When Your Aging Parent Moves into Your Home
A new trend is Elder Cottage Housing Opportunity, or ECHO housing. ECHO homes are modular units that can be moved onto your property for as long as they're needed. Mom lives in the ECHO home, in close proximity to you and your assistance. When the additional housing is no longer needed, it can be removed. Find out more about ECHO housing using an internet search engine or your local phone book.
Having an elderly parent move into your home bears some similarities to bringing a baby home from the hospital. No matter how you look at it, it's going to mean extra work and responsibilities. And it's going to cost money.
Chances are, before Mom moves in, you'll need to make at least some minor adjustments to your house. Perhaps you'll need to install handrails on stairways that don't have any, or remove slippery carpet from the steps. You may have to install a ramp to accommodate Mom's wheelchair, or replace a small shower with a larger one in which there's room for Mom to sit down.
These kinds of changes to your home probably won't put you on the road to bankruptcy, but what happens if you need to renovate an attic or basement, or put on an addition in order to make your house livable with an extra person?
If you're going to spend a lot of money to make your house suitable for Mom, and she's got the means to help, you may ask her to pitch in to help pay for the renovations. If she doesn't have the money to do so, however, you'll need to carefully assess your financial situation and determine whether or not it makes sense to spend big bucks.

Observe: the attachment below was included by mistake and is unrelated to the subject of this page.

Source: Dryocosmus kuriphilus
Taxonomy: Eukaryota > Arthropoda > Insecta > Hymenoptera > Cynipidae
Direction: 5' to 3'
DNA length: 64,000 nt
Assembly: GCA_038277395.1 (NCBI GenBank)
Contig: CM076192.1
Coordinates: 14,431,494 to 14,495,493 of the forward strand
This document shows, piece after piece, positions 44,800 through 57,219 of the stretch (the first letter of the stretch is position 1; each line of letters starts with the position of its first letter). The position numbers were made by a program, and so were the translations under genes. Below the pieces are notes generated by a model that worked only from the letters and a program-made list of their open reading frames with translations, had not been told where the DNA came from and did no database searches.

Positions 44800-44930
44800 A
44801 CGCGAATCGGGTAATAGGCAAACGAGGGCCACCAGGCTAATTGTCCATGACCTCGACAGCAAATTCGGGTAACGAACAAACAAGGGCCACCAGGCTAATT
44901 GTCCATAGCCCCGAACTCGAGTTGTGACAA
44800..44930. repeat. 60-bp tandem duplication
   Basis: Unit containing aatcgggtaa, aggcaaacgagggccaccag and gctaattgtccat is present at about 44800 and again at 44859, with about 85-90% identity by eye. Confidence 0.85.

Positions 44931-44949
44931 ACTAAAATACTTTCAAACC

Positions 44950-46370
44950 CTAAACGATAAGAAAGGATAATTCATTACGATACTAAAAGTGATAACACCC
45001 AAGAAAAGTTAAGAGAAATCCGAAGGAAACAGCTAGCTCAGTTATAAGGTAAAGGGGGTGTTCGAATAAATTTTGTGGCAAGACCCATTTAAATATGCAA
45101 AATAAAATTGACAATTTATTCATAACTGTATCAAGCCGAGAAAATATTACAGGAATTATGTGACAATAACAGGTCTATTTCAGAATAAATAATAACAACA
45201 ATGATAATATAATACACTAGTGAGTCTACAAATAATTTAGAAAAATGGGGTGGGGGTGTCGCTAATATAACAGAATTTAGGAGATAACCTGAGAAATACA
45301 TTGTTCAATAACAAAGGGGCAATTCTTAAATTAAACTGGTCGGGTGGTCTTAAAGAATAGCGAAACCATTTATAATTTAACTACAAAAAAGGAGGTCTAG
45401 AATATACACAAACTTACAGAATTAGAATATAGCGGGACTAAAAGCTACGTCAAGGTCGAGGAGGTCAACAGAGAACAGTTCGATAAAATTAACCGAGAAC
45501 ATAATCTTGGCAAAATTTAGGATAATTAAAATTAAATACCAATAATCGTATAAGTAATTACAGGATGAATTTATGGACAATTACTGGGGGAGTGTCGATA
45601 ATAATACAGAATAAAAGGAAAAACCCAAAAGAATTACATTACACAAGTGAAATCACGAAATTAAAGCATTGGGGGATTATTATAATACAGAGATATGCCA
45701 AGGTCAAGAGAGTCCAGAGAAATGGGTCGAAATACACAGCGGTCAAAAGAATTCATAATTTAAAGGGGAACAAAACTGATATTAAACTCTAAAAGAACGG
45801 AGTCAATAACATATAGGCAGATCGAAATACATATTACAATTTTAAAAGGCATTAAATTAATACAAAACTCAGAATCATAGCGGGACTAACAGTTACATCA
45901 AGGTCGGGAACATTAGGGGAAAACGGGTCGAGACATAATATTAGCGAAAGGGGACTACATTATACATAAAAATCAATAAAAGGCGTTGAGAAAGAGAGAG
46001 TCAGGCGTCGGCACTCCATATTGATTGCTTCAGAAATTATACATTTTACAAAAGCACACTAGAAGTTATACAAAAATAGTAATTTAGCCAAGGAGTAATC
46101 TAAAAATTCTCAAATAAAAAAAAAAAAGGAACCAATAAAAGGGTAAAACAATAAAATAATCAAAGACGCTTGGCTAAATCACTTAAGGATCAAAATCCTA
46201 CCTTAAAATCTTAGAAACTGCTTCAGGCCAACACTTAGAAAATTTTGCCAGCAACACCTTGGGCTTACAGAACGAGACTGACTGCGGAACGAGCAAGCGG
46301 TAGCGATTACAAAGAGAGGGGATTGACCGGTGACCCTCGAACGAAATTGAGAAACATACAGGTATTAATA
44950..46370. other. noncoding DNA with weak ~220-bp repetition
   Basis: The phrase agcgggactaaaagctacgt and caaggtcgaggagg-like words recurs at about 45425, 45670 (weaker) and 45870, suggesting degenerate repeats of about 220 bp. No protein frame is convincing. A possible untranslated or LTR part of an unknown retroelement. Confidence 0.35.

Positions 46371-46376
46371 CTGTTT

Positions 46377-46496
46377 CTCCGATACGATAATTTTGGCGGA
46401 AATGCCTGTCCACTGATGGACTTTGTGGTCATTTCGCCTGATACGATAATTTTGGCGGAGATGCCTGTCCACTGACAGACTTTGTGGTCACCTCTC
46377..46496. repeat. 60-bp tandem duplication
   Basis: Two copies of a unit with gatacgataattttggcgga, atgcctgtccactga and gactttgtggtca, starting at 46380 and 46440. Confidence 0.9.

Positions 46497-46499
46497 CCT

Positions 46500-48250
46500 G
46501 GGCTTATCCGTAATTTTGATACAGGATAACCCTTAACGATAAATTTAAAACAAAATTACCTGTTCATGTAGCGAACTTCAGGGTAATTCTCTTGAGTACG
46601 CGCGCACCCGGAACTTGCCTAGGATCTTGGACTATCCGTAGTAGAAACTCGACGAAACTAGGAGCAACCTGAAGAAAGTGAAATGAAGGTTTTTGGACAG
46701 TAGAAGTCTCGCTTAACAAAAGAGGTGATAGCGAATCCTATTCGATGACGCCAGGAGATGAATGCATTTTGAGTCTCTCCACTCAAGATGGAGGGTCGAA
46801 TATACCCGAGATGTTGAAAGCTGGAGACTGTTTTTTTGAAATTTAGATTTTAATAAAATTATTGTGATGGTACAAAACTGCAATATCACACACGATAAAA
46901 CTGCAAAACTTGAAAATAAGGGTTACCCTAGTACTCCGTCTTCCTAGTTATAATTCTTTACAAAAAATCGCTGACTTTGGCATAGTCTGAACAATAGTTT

Handling It Emotionally
Don't Go There
If you know in your heart that having Mom come to live with you is sure to end up badly, don't invite her anyway, just to ease your conscience or make her happy. You'll both be better off in the long run if you make an acceptable, alternative arrangement.
As difficult as the financial and practical aspects of having an aging parent move into your home may be, the emotional matters are likely to be even harder.
Watching a parent who once was strong and vibrant struggle to just walk down the hallway or get up from a chair is extremely difficult.
Dealing every day with someone who might be cranky and miserable is draining and wearing. You should realize that care-giving is difficult, and by having your parent move into your home, you may be stepping into an always-on-duty type of situation.
If you decide to invite Mom to move in with you, be sure you have backup. Ask siblings to help out, either by taking Mom to their homes sometimes, or by staying with her at your house to give you a break. If you don't have siblings or other close family members, contact your local Area Agency on Aging (check the Blue Pages of your phone book) for referrals to individuals or agencies that provide respite care.
More on: Family Finances
Excerpted from The Complete Idiot's Guide to Personal Finance in Your 40s and 50s © 2002 by Sarah Young Fisher and Susan Shelly. All rights reserved including the right of reproduction in whole or in part in any form. Used by arrangement with Alpha Books, a member of Penguin Group (USA) Inc.
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